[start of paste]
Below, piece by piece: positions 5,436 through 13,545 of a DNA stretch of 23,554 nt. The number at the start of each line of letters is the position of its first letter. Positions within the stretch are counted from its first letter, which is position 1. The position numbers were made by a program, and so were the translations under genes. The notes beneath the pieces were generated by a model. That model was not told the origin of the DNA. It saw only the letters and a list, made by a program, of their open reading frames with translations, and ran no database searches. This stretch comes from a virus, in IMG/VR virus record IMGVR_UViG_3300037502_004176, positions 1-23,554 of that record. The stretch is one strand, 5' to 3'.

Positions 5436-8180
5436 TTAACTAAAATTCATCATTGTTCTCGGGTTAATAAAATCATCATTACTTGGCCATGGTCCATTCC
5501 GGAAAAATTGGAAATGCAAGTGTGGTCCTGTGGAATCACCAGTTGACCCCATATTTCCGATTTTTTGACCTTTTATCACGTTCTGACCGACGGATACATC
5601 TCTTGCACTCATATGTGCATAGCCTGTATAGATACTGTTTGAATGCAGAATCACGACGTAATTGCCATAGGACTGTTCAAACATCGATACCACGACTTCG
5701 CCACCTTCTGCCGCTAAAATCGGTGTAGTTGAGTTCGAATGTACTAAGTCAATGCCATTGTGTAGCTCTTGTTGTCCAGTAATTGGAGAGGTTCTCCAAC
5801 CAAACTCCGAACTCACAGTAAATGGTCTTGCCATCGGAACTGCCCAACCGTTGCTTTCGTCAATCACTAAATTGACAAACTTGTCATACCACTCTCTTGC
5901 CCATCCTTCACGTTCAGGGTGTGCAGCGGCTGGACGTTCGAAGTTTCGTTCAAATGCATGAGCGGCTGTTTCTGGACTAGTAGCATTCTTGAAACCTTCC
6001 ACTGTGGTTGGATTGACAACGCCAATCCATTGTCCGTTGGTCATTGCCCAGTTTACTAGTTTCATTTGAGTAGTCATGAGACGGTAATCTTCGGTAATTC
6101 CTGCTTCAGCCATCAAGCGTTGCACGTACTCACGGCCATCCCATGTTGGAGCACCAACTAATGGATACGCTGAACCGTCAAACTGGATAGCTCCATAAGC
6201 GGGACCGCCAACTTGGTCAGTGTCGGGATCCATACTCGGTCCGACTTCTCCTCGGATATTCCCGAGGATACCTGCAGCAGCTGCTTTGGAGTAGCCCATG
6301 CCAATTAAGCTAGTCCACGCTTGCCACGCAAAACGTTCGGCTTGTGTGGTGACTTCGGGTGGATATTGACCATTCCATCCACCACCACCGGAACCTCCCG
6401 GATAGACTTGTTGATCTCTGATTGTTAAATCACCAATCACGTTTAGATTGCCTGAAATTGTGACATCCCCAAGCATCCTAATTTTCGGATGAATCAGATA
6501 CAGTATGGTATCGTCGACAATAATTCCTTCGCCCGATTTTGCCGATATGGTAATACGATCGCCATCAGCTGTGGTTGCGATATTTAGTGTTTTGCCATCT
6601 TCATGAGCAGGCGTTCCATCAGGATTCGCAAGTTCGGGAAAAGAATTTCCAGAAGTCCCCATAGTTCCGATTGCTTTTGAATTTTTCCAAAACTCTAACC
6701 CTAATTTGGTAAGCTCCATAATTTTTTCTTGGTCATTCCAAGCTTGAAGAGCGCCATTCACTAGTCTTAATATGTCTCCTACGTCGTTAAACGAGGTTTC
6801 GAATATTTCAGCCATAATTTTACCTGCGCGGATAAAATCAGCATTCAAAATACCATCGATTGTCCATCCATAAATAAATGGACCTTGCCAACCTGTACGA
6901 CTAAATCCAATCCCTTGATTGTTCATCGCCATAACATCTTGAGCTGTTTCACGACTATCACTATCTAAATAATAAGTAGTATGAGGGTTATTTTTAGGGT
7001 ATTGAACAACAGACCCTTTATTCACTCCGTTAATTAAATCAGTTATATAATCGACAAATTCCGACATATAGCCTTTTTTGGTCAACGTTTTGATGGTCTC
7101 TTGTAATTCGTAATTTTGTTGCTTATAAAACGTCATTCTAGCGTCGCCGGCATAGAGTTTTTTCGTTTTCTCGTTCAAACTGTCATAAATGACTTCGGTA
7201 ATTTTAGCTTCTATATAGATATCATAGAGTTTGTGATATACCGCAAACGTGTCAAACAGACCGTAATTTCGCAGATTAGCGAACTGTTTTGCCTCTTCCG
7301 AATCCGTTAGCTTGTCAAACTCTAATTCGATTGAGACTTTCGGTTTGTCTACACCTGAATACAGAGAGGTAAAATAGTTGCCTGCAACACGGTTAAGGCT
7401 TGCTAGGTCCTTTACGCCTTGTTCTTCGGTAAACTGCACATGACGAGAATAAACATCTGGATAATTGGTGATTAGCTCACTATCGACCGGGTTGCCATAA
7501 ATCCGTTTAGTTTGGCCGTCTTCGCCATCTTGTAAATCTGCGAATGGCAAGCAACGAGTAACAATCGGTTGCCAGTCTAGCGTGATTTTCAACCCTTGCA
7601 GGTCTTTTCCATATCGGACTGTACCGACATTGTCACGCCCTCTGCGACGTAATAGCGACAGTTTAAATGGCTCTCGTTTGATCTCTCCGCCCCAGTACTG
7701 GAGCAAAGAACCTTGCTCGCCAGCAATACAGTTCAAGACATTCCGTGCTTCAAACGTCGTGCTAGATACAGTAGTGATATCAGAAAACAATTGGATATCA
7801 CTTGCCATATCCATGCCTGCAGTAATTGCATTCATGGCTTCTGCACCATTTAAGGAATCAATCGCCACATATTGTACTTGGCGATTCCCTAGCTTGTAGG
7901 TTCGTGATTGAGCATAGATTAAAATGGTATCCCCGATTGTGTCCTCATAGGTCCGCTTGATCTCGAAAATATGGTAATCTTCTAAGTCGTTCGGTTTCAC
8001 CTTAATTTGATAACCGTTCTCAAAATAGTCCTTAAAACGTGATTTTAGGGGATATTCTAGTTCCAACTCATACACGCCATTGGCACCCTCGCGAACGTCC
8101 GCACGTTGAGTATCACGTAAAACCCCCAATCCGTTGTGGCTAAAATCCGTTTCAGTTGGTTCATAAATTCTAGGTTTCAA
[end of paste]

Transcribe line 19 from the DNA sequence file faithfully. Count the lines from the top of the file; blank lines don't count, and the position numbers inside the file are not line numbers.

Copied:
7001 ATTGAACAACAGACCCTTTATTCACTCCGTTAATTAAATCAGTTATATAATCGACAAATTCCGACATATAGCCTTTTTTGGTCAACGTTTTGATGGTCTC